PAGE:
Stating that it intends to embark on a more widespread effort to combat pest resistance to pesticides and herbicides, EPA’s Office of Pesticide Programs (OPP) has issued two Pesticide Registration Notices (PRNs), one applicable to all conventional pesticides (herbicides, fungicides, bactericides, insecticides, and acaricides) and the second applicable to herbicide-resistant weeds.
Over time, pests (e.g., insects, weeds, rodents, bacteria, fungi) build up a resistance to any pesticide/herbicide that is continually used to control them. The OPP notes that pesticide resistance is growing worldwide. For example, globally, the number of unique herbicide-resistant weed species has risen from 1 in 1957 to over 440 in 2014. Between 1908 and 2012, the number of insecticide-resistant arthropod species has risen from 1 to 574.
“While the genetics of any individual pest population plays a role, a major human factor that fosters resistance development is a lack of understanding of resistance-management options available to crop producers who use pesticides routinely,” notes the EPA.
The PRN for conventional pesticides focuses on improving information on product labels about how pesticide users can reduce resistance. The PRN for herbicides takes a more holistic approach by providing guidance on labeling, education, training, and stewardship for herbicides undergoing registration review or registration.
PRN 2017-1, Guidance for Pesticide Registrants on Pesticide-Resistance Management Labeling, revises and updates PRN 2001-5, although much of the content in the revision is unchanged from the earlier PRN. The new material provides additional guidance to registrants on information to place on labels; includes references to external technical resources for guidance on resistance management; and updates the instructions on how to submit changes to existing labels to enhance resistance-management language.
PRN 2017-2 also describes a recommended format for including useful resistance management information on pesticide labeling.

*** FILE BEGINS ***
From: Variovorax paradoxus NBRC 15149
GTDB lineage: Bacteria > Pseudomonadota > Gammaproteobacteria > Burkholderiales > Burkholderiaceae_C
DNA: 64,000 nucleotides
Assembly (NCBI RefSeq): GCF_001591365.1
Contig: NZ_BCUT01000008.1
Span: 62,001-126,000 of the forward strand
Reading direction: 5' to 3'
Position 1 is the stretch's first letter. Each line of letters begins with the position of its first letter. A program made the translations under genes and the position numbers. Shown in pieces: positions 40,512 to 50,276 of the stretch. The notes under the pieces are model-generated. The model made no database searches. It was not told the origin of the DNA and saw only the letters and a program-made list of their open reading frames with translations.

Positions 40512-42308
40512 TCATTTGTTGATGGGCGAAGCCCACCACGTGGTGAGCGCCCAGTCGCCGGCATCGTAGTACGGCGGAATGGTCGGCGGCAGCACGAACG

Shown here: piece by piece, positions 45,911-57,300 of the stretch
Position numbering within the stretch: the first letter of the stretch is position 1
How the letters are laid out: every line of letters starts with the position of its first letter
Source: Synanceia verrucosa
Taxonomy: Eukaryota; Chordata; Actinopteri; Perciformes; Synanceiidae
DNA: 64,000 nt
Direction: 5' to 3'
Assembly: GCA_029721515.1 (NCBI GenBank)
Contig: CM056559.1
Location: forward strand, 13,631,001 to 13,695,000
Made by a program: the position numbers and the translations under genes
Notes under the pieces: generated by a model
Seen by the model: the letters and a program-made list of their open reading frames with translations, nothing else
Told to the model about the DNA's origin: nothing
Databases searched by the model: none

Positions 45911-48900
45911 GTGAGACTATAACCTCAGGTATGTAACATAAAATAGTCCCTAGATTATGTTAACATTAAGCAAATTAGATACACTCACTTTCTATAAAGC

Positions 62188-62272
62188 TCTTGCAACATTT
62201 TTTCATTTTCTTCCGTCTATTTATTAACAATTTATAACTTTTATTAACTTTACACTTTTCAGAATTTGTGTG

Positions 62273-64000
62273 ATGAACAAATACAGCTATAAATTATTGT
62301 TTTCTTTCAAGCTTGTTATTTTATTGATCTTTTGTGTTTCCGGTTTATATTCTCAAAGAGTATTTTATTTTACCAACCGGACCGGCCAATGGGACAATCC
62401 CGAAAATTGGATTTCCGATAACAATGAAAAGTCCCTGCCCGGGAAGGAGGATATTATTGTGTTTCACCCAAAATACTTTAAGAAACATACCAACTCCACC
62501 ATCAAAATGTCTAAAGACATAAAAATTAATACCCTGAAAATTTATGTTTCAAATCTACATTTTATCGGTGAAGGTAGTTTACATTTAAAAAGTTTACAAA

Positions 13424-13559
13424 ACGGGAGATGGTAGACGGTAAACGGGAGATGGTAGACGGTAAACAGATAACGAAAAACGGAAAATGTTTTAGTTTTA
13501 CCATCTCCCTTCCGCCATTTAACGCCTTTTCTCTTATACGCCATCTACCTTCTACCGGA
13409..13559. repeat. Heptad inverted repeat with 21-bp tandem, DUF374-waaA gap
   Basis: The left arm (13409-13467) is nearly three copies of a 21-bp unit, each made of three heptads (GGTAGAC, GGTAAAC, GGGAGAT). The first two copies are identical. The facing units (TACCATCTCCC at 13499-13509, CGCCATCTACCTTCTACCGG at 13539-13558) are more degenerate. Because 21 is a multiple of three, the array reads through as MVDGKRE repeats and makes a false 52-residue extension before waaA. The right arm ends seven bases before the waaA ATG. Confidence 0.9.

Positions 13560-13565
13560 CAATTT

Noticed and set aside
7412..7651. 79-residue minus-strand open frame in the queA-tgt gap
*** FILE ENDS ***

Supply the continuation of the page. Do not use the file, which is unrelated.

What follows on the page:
Pesticides categorized as plant-incorporated protectants are covered by separate guidance on resistance management, which is issued by OPP’s Biopesticides and Pollution Prevention Division.
PRN 2017-2, Guidance for Herbicide-Resistance Management, Labeling, Education, Training, and Stewardship, states that the holistic approach to herbicide resistance is necessary because herbicides are the most widely used agricultural chemical; no new herbicide mechanism of action (MOA) has been developed in the past 30 years; the number of herbicide-resistant weeds are rapidly increasing; and the potential economic impact of herbicide-resistant weeds on U.S. agriculture is significant.
“It is important that multiple stakeholders be actively involved in developing and implementing herbicide resistance management strategies,” states the OPP. “Herbicide resistance evolves based on complex interactions of the chemical, pest, and agronomic practices. To address the economic and social factors that drive grower behavior, a collaboration of growers, crop advisors, academia, federal and state regulators, registrants, and others is needed.”
In addition to the guidance on general holistic topics noted above, PRN 2017-2 indicates that registrants may identify additional case-specific measures that are deemed appropriate to reduce the risk of development and spread of herbicide-resistant weeds during registration review or registration actions. This could include such measures as disallowing reapplication of the herbicide on the same crop in the following year or time-limited registration.
The PRNs are available here.